Issue 41:2 | August 2021 | In Public / Inside
In Public / Inside
Issue 41:2 | August 2021
Issue 35:1 | March 2015 | Art & War: Badlands
Art & War: Badlands
Issue 35:1 | March 2015


A close-up of Amazon Acres: Helen Grace

‘How did it begin?’

‘Desire. Sex. Lesbianism.’

In 1978, Helen Grace visited Amazon Acres, a women’s commune in the mid-north coast hinterland near Wauchope, NSW. She packed her new Olympus camera and brought home several rolls of film. Returning two years in a row, Grace unintentionally collated an archive of one of Australia’s most audacious experiments in utopian living. There are eleven proofsheets: hundreds of photos in all, mostly black and white. For Friendship as a Way of Life (2020), curated by José Da Silva and Kelly Doley at UNSW Galleries, Grace edited these photos down with the assistance of Da Silva to twelve images for a series entitled And awe was all that we could feel

Transformative communities: Curation and care

Group exhibitions are ideological texts which make private intentions public.

In May 2021 the Turner Art Prize announced five artist collectives as their nominees. It was the first time the premier British internationally recognised award did not include an individual artist, reflecting a changing landscape. The prize’s intention is to ‘capture the mood and moment’ of contemporary visual art, and with this year’s nominees, Tate Britain make a bold public statement to the collectivisation of artistic practice. However soon after the announcement, nominee Black Obsidian Sound System released a statement on Instagram criticising the institution:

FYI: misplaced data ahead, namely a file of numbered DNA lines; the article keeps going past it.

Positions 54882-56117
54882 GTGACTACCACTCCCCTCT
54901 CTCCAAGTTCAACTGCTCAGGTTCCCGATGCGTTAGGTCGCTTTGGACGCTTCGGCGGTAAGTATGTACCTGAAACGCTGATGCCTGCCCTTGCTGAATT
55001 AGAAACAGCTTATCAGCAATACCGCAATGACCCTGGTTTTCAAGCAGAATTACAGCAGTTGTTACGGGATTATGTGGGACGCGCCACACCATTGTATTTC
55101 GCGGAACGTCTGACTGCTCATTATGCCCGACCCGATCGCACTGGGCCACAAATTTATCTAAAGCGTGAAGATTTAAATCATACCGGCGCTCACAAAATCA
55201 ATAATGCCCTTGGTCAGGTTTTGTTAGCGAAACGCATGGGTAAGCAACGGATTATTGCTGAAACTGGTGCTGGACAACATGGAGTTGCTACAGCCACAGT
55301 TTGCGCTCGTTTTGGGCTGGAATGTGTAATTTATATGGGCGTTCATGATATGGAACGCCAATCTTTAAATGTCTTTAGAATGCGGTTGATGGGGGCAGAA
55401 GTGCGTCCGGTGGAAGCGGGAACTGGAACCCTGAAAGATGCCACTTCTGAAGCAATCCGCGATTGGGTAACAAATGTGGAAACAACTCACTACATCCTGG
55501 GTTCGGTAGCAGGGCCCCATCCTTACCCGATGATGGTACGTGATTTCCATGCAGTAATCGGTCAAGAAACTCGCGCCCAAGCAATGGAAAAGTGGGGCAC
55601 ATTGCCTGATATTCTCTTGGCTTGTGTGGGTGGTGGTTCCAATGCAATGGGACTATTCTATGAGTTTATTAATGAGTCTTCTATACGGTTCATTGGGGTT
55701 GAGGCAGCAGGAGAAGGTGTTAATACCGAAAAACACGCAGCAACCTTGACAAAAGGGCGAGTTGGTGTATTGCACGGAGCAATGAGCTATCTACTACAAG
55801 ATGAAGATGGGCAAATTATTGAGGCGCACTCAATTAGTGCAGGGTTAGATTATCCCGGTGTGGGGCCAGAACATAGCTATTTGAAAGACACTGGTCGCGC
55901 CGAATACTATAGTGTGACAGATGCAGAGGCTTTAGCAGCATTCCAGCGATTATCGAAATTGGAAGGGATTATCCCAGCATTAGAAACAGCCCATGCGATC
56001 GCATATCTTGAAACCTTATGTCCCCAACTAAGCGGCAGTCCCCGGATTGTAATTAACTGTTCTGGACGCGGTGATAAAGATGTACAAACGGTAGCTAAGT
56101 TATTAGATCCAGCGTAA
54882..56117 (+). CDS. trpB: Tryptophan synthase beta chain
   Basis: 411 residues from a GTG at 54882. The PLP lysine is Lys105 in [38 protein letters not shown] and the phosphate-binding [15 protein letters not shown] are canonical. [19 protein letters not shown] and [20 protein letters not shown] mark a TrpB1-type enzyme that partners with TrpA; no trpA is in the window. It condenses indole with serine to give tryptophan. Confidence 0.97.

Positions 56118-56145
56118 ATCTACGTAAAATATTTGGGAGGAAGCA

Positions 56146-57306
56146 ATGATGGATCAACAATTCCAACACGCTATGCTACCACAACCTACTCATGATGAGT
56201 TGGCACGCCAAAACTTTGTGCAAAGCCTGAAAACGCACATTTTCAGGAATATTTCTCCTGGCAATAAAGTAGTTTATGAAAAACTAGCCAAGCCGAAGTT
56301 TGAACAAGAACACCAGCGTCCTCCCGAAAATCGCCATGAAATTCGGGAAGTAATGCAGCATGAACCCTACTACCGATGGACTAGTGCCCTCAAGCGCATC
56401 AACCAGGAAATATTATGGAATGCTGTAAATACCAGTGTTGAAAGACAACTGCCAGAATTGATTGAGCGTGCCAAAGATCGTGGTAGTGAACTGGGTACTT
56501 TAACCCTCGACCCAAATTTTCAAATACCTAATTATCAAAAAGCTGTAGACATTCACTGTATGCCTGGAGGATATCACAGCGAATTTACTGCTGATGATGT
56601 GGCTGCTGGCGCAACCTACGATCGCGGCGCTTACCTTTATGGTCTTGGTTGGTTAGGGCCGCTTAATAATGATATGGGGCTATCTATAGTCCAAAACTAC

Although we believe collective organising is at the heart of transformation, it is evident that arts institutions, whilst enamoured by collective and social practices, are not properly equipped or resourced to deal with the realities that shape our lives and work.

Recalling history to duty: 100 years of Australian war art
Ryan Johnston on Australia's official war art scheme.